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Foodservice News

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jCarbonara
Joe Carbonara

California Dreamin’: Looking Back on The NAFEM Show

Nothing brings out the best in the foodservice equipment and supplies industry quite like The NAFEM Show. For three days it seems everyone is in the best possible mood while hobnobbing beneath NAFEM’s biennial big top. The burdens of business challenges seem to fade to the background as various new applications of stainless steel, melamine and even china have everyone forgetting the past, even for a moment — because, to paraphrase one-hit wonder Timbuk3: their future’s so bright they’ve gotta wear shades.

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jMartinez
Juan Martinez

Give Me Labor Economics or Give Me Death!

Labor costs usually represent the highest, or second highest, expense as a percent of sales for a restaurant. As such, proper labor management plays a critical role in driving better unit economics for a foodservice concept. If you buy into this principle, continue to read, and if you don’t then it is more important for you to continue to read on.

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jStiegler
Jerry Stiegler

Casual Dining Sales Slow Down, the Sysco/US Foods Merger Continues to Draw Fire and More

Sales among casual restaurant chains slowed in March according to Knapp-Track. Job openings hit a 14-year high in February. Some states go on record opposing the Sysco/US Foods merger. An Oakland, Calif. minimum wage increase leaves some businesses unhappy. These stories and more in This Week in Foodservice.

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Highlights

Chain Innvovators: Auntie Anne’s Pretzels

Auntie Anne's celebrates the simple pretzel in a wide range of sweet, savory and surprising ways. It's a formula that's given rise to one of the largest fresh, hand-rolled pretzel companies in the world since its founding in 1988 by Anne and Jonas Beiler.

Auntie Anne's PretzelsProduct innovation has long been part of the company's legacy. Soon after its founding, Anne began coming up with new flavor variations. In the mid-1990s, the chain added R&D and food technology capabilities to its infrastructure, and a collaborative approach to menu innovation has been nurtured using input from franchisees and customers alike, says CEO Bill Dunn.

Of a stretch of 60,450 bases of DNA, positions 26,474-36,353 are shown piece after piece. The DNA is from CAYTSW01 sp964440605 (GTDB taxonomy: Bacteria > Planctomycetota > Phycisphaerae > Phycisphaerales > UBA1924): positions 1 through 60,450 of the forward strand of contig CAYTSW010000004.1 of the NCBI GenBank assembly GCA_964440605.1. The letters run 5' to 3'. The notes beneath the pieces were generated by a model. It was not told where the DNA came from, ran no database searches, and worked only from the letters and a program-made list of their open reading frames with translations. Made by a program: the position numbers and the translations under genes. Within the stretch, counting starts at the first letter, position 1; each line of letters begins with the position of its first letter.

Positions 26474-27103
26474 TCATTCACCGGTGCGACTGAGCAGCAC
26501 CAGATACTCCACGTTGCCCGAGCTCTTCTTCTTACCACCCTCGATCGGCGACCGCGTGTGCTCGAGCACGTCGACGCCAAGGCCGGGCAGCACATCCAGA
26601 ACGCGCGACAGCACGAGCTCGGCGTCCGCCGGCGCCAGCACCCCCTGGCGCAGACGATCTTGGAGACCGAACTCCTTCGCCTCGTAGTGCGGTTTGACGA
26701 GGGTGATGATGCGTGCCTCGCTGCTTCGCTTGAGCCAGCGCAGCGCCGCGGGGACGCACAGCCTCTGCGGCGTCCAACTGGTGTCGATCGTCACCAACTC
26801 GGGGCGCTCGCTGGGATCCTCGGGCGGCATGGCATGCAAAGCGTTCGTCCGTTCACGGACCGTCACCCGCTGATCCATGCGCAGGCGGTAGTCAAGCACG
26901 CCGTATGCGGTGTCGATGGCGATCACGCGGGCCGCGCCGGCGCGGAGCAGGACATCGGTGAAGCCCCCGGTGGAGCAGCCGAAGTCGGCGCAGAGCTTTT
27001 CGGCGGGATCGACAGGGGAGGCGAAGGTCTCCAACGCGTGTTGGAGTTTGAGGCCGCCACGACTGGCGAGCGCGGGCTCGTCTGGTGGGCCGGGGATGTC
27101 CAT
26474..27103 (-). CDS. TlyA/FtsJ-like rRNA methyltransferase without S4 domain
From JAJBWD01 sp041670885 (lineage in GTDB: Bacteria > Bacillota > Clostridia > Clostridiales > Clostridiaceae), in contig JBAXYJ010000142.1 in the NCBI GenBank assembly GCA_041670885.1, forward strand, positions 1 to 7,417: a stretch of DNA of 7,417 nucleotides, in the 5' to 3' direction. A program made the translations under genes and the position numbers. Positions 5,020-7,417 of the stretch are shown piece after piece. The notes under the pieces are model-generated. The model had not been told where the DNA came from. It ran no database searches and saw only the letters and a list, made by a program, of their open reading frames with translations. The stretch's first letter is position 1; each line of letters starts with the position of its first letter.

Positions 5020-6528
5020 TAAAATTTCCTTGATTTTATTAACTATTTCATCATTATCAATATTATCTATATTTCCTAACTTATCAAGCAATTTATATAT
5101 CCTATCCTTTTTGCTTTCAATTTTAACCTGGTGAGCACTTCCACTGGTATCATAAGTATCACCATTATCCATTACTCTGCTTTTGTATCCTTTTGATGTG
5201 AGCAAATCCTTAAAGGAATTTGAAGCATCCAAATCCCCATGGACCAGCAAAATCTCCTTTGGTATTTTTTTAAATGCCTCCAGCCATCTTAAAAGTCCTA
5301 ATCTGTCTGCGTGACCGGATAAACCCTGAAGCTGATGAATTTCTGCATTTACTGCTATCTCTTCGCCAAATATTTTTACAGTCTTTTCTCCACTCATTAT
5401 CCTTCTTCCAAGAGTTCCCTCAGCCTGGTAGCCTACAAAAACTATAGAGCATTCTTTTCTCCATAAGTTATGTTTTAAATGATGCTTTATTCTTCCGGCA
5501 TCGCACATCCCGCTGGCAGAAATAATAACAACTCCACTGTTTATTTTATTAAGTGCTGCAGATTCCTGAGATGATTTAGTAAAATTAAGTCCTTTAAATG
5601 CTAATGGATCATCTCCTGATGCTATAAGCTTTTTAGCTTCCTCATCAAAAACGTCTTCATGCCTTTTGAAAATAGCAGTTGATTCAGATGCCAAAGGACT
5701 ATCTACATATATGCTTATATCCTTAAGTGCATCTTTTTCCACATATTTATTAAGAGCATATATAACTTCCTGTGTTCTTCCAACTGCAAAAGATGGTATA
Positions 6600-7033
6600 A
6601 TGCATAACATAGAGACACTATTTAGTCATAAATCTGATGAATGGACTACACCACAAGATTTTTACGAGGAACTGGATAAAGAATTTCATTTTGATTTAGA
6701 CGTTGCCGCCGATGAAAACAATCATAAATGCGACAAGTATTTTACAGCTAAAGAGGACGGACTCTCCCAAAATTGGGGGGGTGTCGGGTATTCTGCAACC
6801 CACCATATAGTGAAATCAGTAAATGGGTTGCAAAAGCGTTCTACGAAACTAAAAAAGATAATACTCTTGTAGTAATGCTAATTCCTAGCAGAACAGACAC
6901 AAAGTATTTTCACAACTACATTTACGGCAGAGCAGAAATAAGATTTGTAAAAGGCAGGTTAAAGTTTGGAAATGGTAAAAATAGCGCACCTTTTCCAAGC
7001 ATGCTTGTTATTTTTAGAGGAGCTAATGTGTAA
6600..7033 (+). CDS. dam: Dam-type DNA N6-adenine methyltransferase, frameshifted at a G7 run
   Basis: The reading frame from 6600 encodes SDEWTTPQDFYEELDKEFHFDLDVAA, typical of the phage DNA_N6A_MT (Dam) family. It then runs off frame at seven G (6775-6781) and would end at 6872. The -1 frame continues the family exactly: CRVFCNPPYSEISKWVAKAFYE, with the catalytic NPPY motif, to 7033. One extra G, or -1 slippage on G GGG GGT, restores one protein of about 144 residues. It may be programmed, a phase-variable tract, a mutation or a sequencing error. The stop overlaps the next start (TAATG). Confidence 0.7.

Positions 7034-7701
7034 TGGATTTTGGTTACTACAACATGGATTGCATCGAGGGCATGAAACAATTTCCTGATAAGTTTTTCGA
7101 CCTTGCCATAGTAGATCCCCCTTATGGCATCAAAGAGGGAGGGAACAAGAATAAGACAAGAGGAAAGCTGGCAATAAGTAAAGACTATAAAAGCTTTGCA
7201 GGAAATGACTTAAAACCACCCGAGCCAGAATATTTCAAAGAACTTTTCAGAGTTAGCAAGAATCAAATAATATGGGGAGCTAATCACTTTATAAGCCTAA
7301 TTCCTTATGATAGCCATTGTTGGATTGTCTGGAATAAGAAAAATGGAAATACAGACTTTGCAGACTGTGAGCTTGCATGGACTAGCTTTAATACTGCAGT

More recent product twists brought proteins into the mix. A few years ago, Auntie Anne's introduced the Pretzel Dog, featuring fresh pretzel dough wrapped around a 100 percent all-beef hot dog. More recently, the Pepperoni Pretzel — a traditional pretzel topped with pepperoni and a three-cheese blend — was introduced. Beverages have also been a focus, with the chain adding frozen lemonade mixers, blended shakes, lattes and smoothies, says Dale Smucker, director of construction.

The existing equipment package has thus far handled the chain's expanding menu, but one big change is in the works. Auntie Anne's is rolling out a new, customized two-tier warming and display cabinet. "It's a real focal point for us. It's now in about 70 stores and is expected to roll out to more soon and will be part of the standard package for new stores. It's proving to be very successful for its merchandising value, the volume of product we can display, and its ability to deliver on product quality," says Dunn.

Fast Facts

  • Year founded: 1988
  • Headquarters: Lancaster, Pa.
  • Menu specialties: Hand-rolled soft pretzels
  • Service model: Quick service
  • Ownership: FOCUS Brands
  • Units (as of 2010): 875 domestic, 251 international (99 percent franchised)
  • 2010 sales: $394 million
  • 2010 growth: 9 percent in revenue, added 58 units (domestic and international)
  • Projected 2011 growth: 9.5 percent increase in revenue, 119 units (domestic and international)
  • Typical location: Shopping malls, airports, train stations, colleges/universities
  • Average unit size: 450–500 sq. ft.
  • Average kitchen space: 50 percent of the unit or 225–275 sq. ft.
  • Average check: $4.50
  • Average unit investment: $197,875–$364,100
  • Average kitchen investment per unit: $90,000–$175,000

Key Players

  • President and COO: William Dunn Jr.
  • Chief Administrative Officer: Beth Monaghan
  • Chief Financial Officer: Jim Moss
  • Director of Construction: Dale Smucker
  • Smallwares and Equipment: Andy Fausnacht, supply chain analyst
  • Architect and Design: Sean Keyes, director of construction
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